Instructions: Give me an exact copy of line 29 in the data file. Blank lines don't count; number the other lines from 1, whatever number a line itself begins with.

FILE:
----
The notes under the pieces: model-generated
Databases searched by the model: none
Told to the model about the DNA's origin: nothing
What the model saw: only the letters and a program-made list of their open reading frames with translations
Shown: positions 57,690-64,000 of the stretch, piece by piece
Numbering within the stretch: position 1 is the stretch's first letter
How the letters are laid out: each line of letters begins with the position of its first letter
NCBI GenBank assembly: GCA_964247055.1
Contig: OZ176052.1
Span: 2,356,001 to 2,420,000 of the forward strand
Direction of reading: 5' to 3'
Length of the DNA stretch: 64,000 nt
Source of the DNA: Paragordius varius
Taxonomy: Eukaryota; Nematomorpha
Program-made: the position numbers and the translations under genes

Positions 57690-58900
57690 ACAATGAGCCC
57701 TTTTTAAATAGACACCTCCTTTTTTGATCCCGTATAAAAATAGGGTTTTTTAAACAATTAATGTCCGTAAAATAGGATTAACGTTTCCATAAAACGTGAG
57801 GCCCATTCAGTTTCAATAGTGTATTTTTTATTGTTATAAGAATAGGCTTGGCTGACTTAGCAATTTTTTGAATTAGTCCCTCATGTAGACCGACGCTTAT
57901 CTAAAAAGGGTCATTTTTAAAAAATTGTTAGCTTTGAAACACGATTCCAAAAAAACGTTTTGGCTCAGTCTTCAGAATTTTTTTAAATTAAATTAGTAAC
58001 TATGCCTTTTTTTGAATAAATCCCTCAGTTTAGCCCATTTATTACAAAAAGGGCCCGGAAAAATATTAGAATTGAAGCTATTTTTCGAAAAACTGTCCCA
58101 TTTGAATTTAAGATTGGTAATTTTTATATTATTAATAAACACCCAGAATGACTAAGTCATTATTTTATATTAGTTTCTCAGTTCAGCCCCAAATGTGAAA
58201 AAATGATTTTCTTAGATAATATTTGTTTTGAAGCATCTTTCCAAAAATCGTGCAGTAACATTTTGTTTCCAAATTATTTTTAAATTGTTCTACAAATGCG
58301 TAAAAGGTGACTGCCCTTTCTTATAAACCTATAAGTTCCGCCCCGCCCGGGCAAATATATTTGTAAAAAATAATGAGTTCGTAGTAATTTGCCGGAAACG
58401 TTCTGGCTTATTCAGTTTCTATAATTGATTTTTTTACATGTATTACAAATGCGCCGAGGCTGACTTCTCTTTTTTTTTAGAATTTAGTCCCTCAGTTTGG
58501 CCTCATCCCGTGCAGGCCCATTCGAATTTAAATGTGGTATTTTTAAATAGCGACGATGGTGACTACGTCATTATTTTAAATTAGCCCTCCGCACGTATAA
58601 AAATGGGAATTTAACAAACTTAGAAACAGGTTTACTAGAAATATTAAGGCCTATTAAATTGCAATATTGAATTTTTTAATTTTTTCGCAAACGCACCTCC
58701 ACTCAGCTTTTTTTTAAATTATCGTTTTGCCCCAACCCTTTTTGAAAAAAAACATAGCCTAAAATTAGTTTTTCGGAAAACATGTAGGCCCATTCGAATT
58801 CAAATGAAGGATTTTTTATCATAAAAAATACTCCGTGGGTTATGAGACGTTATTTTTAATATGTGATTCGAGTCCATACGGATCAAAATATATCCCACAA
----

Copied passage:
58801 CAAATGAAGGATTTTTTATCATAAAAAATACTCCGTGGGTTATGAGACGTTATTTTTAATATGTGATTCGAGTCCATACGGATCAAAATATATCCCACAA